https://arctichealth.org/en/permalink/ahliterature153050
Source
Nephrol Dial Transplant. 2009 Jun;24(6):1908-18
Publication Type
Article
Date
Jun-2009
Author
Marie Evans
Carl Michael Fored
Rino Bellocco
Garrett Fitzmaurice
Jon P Fryzek
Joseph K McLaughlin
Olof Nyrén
Carl-Gustaf Elinder
Author Affiliation
Nephrology Unit, Department of Clinical Sciences Intervention and Technology, Karolinska Institutet and University Hospital, Stockholm, Sweden. marie.evans@ki.se
Source
Nephrol Dial Transplant. 2009 Jun;24(6):1908-18
Date
Jun-2009
Language
English
Publication Type
Article
Keywords
Acetaminophen - administration & dosage - adverse effects
Adult
Aged
Analgesics, Non-Narcotic - administration & dosage - adverse effects
Aspirin - administration & dosage - adverse effects
Cohort Studies
Female
Follow-Up Studies
Glomerular Filtration Rate
Humans
Kidney Failure, Chronic - etiology - physiopathology - therapy
Male
Middle Aged
Renal Replacement Therapy
Sweden
Time Factors
Abstract
Although many studies have investigated the possible association between analgesic use (acetaminophen and aspirin) and the development of chronic kidney disease (CKD), the effect of analgesics on the progression of established CKD of any cause has not yet been investigated.
In this population-based Swedish cohort study, we investigated the decline over 5-7 years in estimated glomerular filtration rate (eGFR) among 801 patients with incident, advanced CKD (serum creatinine >3.4 mg/dL for men, >2.8 mg/dL for women for the first time) and with different analgesic exposures. Lifetime analgesic use and current regular use were ascertained through in-person interviews at inclusion while data on analgesic use during the follow-up was abstracted from the medical records at the end of the study period. A linear regression slope, based on their eGFR values during the follow-up, provided a summary of within-individual change. In the final multivariate analyses, a linear mixed effects model was implemented to assess the relation of analgesic use and change in eGFR over time.
The progression rate for regular users of acetaminophen was slower than that for non-regular users (regular users progressed 0.93 mL/min/1.73 m(2) per year slower than non-regular users; 95% CI 0.03, 1.8). For regular users of aspirin, the progression rate was significantly slower than that for non-regular users (regular users progressed 0.80 mL/min/1.73 m(2) per year slower than non-regular users; 95% CI 0.1, 1.5). Different levels of lifetime cumulative dose of acetaminophen and aspirin did not significantly affect the progression rate.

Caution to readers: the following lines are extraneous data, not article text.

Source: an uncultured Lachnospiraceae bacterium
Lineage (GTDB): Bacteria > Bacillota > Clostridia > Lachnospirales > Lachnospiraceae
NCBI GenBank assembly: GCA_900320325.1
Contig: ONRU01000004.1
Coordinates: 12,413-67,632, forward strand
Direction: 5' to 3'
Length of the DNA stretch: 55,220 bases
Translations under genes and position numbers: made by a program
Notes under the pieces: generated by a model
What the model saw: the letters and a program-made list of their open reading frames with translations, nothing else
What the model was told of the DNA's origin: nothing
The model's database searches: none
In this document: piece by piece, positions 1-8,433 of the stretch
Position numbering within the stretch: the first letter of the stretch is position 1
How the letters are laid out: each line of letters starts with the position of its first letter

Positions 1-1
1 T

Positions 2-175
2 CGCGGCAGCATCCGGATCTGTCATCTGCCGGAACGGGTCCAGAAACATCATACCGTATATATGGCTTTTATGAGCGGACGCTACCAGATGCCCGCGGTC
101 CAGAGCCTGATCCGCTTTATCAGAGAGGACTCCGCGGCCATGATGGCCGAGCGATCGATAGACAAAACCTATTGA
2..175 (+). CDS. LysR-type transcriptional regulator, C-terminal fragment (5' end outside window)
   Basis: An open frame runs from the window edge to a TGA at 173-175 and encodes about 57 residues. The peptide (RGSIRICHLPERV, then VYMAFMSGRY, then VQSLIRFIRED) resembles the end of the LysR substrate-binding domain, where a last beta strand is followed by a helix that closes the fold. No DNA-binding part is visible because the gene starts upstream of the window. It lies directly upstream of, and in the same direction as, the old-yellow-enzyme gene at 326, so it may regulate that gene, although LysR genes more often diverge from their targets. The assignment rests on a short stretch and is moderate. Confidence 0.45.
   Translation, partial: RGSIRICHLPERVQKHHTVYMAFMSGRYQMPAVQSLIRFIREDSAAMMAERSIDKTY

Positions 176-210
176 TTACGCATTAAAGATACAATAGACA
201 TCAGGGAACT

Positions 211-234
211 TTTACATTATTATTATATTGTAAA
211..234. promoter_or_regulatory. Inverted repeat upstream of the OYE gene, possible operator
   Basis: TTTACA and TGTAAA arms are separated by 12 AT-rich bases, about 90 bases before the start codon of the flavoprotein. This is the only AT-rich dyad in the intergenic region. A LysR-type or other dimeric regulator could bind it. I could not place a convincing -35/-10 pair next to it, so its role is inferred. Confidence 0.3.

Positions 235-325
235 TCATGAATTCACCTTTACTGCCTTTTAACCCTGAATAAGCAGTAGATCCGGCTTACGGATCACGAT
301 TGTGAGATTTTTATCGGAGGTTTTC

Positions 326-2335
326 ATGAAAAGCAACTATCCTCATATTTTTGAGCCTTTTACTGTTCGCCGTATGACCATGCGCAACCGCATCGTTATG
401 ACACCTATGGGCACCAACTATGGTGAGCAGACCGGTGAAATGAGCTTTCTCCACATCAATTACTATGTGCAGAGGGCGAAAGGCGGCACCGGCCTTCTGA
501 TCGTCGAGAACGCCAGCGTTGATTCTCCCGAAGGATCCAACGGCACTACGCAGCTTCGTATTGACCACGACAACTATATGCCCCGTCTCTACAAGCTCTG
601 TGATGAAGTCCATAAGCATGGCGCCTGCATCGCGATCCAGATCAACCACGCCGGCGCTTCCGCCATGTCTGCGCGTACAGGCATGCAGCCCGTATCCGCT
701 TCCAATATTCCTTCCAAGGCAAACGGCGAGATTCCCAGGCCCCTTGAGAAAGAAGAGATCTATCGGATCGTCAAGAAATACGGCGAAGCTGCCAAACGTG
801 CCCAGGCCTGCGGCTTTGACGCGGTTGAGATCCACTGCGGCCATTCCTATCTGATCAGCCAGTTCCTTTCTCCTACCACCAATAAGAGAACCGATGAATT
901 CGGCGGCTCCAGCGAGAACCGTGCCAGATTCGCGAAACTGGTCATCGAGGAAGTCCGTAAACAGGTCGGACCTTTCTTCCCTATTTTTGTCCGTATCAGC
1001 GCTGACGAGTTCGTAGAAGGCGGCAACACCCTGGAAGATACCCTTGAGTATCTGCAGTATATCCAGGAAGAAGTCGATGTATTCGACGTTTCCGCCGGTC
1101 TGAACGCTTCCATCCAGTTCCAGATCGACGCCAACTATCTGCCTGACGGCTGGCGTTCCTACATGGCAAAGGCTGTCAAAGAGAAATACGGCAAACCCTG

We suggest that single substance acetaminophen and aspirin may be safe to use by patients with diagnosed advanced CKD stage 4-5 without an adverse effect on the progression rate of the disease.
PubMed ID
19155536 View in PubMed
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[A clinic for prevention of progression of kidney failure].

https://arctichealth.org/en/permalink/ahliterature164390
Source
J Ren Care. 2006 Jul-Sep;32(3):153-6
Publication Type
Article
Author
A. Brousseau
Author Affiliation
Centre Hospitalier Ambulatoire Régionale de Laval, Québec, Kanada. abrousse_charl@ssss.gouv.qc.ca
Source
J Ren Care. 2006 Jul-Sep;32(3):153-6
Language
German
Publication Type
Article
Keywords
Adolescent
Adult
Aged
Albuminuria - diagnosis - prevention & control
Body mass index
Canada - epidemiology
Disease Progression
Exercise
Female
Follow-Up Studies
Glomerular Filtration Rate
Humans
Hypertension - epidemiology - prevention & control
Kidney Failure, Chronic - diagnosis - epidemiology - prevention & control - therapy